Implications of the Arizona Supreme Court Ruling in The Lofts at Fillmore Condominium Association v. Reliance Commercial Construction, Inc.
October 2008

The Arizona Supreme Court recently ruled in The Lofts at Fillmore Condominium Association v. Reliance Commercial Construction, Inc. that a builder of a new home, whether or not they are also the vendor of the new home, impliedly warrants “that construction has been done in a workmanlike manner and that the home is habitable” and, further, that a direct contractual relationship between a builder and homebuyer is unnecessary for a homebuyer to bring an implied warranty claim against the builder. The Court made clear that its ruling does not apply to non-residential construction. Also, the Court assumed, as the parties in the case had, that condominium conversion constituted new home construction. The applicability of this case to matters involving condominium conversion therefore is still an open question if it were able to be argued that the conversion did not rise to the level of new home construction.

A claim for implied warranty of proper workmanship and habitability turns on the notion that a “contractor impliedly warrants that the construction he undertakes which ultimately becomes realty will be performed in a good and workmanlike manner.” The policy rationale for implied warranties for new homes is that the construction process is complex, homebuyers are not in a position by skill or training to discover defects and have no opportunity to observe how the home has withstood the passage of time. Ultimately, the court wants to protect purchasers by holding builders accountable for any work they perform.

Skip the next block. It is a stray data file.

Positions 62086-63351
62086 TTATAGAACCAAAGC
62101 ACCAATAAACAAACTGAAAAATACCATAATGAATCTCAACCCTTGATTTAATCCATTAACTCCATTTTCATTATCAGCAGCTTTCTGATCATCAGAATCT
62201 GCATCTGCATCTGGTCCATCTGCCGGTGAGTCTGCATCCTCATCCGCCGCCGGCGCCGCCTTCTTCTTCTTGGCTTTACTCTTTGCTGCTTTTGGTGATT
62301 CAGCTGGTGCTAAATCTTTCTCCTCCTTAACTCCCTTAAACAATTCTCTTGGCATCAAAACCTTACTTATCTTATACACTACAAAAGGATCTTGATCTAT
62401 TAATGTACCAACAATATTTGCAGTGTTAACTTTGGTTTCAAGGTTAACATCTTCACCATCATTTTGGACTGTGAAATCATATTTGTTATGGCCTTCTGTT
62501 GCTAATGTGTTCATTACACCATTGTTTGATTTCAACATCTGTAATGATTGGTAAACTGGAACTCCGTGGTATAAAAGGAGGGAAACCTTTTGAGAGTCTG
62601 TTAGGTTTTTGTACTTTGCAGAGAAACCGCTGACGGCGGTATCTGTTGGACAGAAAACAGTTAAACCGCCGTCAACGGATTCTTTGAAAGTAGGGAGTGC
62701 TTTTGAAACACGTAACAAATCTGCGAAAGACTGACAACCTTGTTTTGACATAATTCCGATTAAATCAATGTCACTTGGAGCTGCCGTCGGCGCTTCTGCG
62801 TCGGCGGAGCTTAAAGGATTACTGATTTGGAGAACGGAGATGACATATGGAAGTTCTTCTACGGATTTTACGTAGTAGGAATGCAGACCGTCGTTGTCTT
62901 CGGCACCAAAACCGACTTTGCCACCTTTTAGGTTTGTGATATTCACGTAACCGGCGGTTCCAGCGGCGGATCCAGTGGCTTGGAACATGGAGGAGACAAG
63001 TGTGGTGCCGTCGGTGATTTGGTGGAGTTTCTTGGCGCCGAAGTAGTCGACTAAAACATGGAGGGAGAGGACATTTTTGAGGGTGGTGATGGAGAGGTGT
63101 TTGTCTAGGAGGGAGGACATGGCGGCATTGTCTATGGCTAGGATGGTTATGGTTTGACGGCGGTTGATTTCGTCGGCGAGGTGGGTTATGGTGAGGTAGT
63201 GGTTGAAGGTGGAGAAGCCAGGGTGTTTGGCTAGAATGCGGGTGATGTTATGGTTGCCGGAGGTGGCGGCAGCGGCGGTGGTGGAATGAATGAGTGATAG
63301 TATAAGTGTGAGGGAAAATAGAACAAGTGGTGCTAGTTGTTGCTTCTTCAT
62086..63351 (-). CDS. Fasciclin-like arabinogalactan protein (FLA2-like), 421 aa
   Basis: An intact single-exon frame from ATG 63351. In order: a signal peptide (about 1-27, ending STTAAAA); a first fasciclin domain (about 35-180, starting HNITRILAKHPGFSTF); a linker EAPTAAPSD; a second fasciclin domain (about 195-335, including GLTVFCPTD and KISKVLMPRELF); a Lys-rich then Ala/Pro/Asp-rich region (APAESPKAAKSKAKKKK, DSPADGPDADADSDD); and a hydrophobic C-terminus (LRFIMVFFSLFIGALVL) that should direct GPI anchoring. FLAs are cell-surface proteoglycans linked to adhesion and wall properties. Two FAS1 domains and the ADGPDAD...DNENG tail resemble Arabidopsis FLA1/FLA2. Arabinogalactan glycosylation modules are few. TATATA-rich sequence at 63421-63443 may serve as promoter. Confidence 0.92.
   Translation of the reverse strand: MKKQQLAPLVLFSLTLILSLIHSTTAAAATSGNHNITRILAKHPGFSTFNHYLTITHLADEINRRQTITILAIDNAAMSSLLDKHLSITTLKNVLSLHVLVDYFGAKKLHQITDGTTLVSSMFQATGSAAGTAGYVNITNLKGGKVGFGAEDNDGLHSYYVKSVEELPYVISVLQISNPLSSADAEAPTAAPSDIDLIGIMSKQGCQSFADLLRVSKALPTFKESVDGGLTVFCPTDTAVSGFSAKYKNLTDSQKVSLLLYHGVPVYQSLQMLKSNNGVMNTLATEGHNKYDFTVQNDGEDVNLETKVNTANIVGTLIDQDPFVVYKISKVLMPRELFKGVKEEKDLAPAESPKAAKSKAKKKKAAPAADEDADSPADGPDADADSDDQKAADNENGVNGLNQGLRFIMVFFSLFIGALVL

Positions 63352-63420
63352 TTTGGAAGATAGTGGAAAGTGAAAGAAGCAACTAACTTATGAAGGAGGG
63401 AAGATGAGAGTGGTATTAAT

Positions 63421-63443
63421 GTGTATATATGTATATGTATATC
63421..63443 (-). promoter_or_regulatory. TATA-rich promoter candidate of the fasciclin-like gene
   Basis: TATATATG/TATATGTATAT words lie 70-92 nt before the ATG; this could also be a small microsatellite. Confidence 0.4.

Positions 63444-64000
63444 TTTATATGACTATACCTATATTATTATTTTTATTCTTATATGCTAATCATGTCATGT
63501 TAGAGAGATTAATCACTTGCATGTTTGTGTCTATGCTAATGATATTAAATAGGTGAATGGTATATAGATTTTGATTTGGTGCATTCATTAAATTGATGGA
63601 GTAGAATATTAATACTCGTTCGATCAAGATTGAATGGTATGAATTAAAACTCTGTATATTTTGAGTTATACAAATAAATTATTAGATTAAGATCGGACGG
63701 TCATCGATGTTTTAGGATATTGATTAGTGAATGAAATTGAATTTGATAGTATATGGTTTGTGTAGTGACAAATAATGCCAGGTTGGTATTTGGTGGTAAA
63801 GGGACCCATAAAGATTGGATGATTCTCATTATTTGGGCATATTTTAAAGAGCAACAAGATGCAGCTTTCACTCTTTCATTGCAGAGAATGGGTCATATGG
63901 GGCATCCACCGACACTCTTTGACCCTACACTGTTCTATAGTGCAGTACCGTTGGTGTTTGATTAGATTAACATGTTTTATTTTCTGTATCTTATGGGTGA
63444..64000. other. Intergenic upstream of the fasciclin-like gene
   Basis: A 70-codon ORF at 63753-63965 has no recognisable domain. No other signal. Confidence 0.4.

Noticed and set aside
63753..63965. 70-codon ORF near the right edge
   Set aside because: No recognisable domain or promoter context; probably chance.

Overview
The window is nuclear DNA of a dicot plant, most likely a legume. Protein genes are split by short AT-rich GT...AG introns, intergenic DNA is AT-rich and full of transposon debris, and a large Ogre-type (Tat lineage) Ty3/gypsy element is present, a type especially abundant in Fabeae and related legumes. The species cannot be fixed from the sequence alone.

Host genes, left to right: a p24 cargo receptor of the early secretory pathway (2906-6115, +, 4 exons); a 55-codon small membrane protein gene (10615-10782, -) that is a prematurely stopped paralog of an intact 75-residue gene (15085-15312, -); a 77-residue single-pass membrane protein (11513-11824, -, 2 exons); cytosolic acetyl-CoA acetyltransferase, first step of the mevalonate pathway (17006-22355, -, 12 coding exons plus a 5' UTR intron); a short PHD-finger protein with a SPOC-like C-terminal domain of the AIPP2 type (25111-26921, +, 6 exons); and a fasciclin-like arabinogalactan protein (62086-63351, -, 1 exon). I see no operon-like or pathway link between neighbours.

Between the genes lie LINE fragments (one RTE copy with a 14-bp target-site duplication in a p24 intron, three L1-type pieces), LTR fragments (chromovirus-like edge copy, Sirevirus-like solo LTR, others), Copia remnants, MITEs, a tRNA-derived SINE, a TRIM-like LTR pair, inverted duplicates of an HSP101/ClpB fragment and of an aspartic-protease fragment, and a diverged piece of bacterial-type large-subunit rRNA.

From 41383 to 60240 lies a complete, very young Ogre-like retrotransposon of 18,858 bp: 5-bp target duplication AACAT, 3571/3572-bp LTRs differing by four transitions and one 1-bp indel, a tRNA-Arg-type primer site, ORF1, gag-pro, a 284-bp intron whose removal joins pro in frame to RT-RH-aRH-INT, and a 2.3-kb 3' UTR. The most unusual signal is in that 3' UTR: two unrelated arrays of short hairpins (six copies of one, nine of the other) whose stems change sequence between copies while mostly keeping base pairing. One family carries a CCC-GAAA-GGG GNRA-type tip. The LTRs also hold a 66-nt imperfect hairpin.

Prior to the recent Lofts ruling, Arizona law held that only a homebuyer that contracted directly with a builder could bring an implied warranty claim. The only exception to this contractual privity requirement was in the case of vendor-builders. The result was that even where a home had been sold multiple times, any homebuyer could bring a claim against the builder, but only if that builder was also the vendor of the home. Thus, even where vendors and builders were affiliated with one another, defect liability could be limited by keeping the two entities separate. Whether or not the result of sham sales or as a means of reducing liability, handling the construction and sale of homes in this way would prevent the homebuyer from bringing claims under an implied warranty theory as neither entity was a “builder-vendor.” However, the Lofts court held that liability should remain with the builder, irrespective of whether the same entity that builds the home also sells the home, expanding the privity exception to any residential builder. Now, a builder of a home faces potential liability for implied warranty claims by a homebuyer at any time within the period of the statute of repose.

The Court pointed out that even under existing Arizona law builders are directly liable to developer-vendors with whom they contract for implied warranty claims. In the past, when a developer-vendor was named as a defendant in a construction defect suit, the developer-vendor normally would seek indemnity from the builder or assign its claim to the homebuyer. However, builders now face direct liability for claims from any homebuyer as well as the developer-vendor. After the Lofts decision, it will be critical for residential builders to limit their liability for defect claims through construction contracts with developer-vendors. As the Court noted, nothing in the Lofts decision prevents a builder from allocating responsibility for damages between itself and the developer-vendor.

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